3 . What, then, is the conclusion to which we are led? "Quench not the Spirit: despise not prophesying." I do not say that it was the duty of Moses, or is our duty in similar circumstances, to go forth to Eldad and Medad, and identify ourselves with them in their work. That will depend on circumstances. Sometimes one cannot take part with the irregular prophets without concurring in what would for us be sin. Christ's command was not, Go and join yourselves to the man who is casting out devils in my name, irregularly. But it was, Forbid him not. Is a man really prophesying? Is he casting out devils? Is he setting forth the truth and doing-good? Then do not forbid him. Bring him, if you can, to a fuller knowledge of the truth, and to more regular courses, but do not look on him with jealous eyes, or try to put him down. If Christ is preached, whether it be in pretence or in truth, I therein do rejoice, yea, and will rejoice ( Philippians 1:14-28 ).—B.

Numbers 11:4-15 ; 31-35

- The Pulpit Commentary

Numbers 11:4-35 (Numbers 11:4-35)


1 . Where the sin began. It was among "the mixed multitude." A great crowd of foreigners who had been neighbours to the Israelites in Egypt, came forth with them at the Exodus, moved some by one motive and some by another ( Exodus 12:38 ). It is instructive to observe that these were the first to break out into rebellious murmurs; equally instructive to observe that the evil generated amongst them spread from them into the body of the people. Every community has its mixed multitude, its pariahs, its residuum. To the existence of this class men have been too willing to shut their eyes. I know no better sign of the present age than its wide-spread desire to take note of these masses, and if possible bring them to God. Were there no higher motive, self-preservation might well plead with men to labour in this work. When destitution and filth are suffered to generate typhus among the poor, the deadly infection will make its way into the palaces of the rich. So when sin is suffered to become rampant in one class the other classes will not long escape the contagion.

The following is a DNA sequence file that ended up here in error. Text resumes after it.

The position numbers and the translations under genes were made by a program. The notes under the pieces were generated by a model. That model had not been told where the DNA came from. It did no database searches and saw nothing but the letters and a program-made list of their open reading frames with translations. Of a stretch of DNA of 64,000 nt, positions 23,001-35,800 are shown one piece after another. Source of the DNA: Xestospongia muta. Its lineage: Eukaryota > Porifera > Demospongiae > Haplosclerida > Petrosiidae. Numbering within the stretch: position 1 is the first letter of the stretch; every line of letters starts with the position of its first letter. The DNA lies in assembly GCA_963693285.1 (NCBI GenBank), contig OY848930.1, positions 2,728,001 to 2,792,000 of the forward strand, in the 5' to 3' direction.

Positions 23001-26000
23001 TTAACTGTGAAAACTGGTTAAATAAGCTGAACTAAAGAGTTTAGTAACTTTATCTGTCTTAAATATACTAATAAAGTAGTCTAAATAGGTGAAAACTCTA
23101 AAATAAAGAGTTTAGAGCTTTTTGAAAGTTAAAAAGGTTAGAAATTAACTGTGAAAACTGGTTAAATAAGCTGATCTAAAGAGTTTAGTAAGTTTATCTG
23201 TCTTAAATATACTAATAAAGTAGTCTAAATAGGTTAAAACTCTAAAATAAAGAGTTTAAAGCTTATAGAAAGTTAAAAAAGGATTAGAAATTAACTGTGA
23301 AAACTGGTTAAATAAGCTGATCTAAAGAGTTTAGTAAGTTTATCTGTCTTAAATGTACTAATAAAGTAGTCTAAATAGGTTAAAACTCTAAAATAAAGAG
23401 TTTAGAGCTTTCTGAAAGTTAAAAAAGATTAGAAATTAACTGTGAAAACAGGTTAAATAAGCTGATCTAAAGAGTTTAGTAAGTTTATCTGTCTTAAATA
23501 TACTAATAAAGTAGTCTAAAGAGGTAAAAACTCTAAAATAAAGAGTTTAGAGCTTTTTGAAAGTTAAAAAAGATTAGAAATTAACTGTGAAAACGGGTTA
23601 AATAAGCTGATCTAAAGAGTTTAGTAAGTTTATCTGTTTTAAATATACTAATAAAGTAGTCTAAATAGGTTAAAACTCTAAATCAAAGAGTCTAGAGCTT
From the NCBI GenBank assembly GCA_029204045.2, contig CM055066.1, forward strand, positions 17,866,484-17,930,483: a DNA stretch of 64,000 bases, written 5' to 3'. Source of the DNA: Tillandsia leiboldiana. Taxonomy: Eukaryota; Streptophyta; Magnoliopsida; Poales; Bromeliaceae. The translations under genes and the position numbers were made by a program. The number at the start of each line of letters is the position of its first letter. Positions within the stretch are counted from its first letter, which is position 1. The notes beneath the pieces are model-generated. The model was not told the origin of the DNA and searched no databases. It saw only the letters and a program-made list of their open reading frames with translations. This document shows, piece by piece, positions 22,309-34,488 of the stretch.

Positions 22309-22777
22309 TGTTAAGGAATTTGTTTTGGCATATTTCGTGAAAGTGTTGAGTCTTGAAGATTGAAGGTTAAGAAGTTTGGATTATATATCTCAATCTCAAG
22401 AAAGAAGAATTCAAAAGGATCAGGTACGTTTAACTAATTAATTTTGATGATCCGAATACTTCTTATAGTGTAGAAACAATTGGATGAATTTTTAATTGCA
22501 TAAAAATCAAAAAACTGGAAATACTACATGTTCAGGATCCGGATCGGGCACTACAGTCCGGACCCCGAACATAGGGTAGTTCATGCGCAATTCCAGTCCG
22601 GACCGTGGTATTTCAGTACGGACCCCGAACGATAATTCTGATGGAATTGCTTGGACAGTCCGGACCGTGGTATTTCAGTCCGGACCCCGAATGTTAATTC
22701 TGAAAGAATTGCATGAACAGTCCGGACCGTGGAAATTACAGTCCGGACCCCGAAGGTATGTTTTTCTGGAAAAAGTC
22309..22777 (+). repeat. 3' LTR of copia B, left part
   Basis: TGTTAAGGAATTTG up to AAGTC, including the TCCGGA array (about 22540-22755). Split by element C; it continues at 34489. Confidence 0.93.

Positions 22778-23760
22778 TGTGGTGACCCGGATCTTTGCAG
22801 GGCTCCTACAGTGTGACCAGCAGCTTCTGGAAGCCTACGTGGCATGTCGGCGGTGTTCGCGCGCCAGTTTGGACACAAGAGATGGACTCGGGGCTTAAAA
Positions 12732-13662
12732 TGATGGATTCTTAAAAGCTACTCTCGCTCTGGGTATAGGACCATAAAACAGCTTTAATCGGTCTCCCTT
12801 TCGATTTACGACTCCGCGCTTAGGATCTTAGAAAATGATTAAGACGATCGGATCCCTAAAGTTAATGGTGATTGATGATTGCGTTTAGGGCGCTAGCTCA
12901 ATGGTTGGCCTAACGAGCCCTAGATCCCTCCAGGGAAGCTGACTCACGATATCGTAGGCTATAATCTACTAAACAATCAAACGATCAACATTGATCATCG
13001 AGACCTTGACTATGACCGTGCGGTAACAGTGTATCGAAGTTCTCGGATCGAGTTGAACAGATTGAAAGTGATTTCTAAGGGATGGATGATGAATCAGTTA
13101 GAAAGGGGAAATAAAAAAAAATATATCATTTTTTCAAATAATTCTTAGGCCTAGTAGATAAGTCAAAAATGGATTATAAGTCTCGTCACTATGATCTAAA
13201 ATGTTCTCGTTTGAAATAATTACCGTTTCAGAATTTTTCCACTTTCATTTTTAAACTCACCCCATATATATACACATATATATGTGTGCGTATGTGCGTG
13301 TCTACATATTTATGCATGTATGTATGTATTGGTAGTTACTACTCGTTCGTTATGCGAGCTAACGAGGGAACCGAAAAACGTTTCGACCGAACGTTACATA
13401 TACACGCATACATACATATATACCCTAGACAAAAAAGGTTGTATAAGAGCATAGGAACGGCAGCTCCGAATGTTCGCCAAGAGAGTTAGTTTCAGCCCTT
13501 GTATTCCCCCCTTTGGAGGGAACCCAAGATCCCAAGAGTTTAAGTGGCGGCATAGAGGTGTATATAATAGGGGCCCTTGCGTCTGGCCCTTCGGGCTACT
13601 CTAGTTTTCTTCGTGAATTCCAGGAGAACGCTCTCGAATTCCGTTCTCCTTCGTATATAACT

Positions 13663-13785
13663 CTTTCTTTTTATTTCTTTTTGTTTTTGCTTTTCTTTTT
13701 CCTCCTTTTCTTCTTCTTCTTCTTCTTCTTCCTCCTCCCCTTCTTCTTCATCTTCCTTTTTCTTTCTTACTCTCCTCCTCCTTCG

2 . The matter of complaint was little to the credit of the complainers. So long as the congregation lay en-camped in Horeb, the fare would be occasionally diversified with herbs and the like. In the wilderness of Paran there is only the manna. Certainly no just ground of complaint. The daily miracle ought rather to have moved to daily thanksgiving. But even of manna the people wearied. They craved greater variety.

3 . How the complaint is answered (verses 18-21, 31-33). The people demand flesh, and flesh is given them beyond their utmost thought. They get their desire, but not God's blessing with it. So it becomes to them a curse in the end. Such a plague followed the "shower of flesh" that the place has ever since borne the ghastly name of Kibroth-hattaavah, the graves of lust. It is an admonition to us not to give way to impatience on account of real or imagined hardships in our lot; above all, not to let our impatience hurry us into rebellious demands for a change. Many a time such demands are granted to the confusion of those who made them. Before leaving this story of the people's sin at Kibroth-hattaavah, let me caution you against supposing that it is a mere parable, a late fiction, not the history of a real transaction. It is at present the fashion in some quarters to get rid of the miracles of the Exodus and of the forty years in the wilderness, by denying the historical truth of the Pentateuch, and interpreting it as at best an allegory or parable. But the Spirit of God has been careful to leave on the narrative indubitable marks of historical verity to confound such interpretations. For example, in this narrative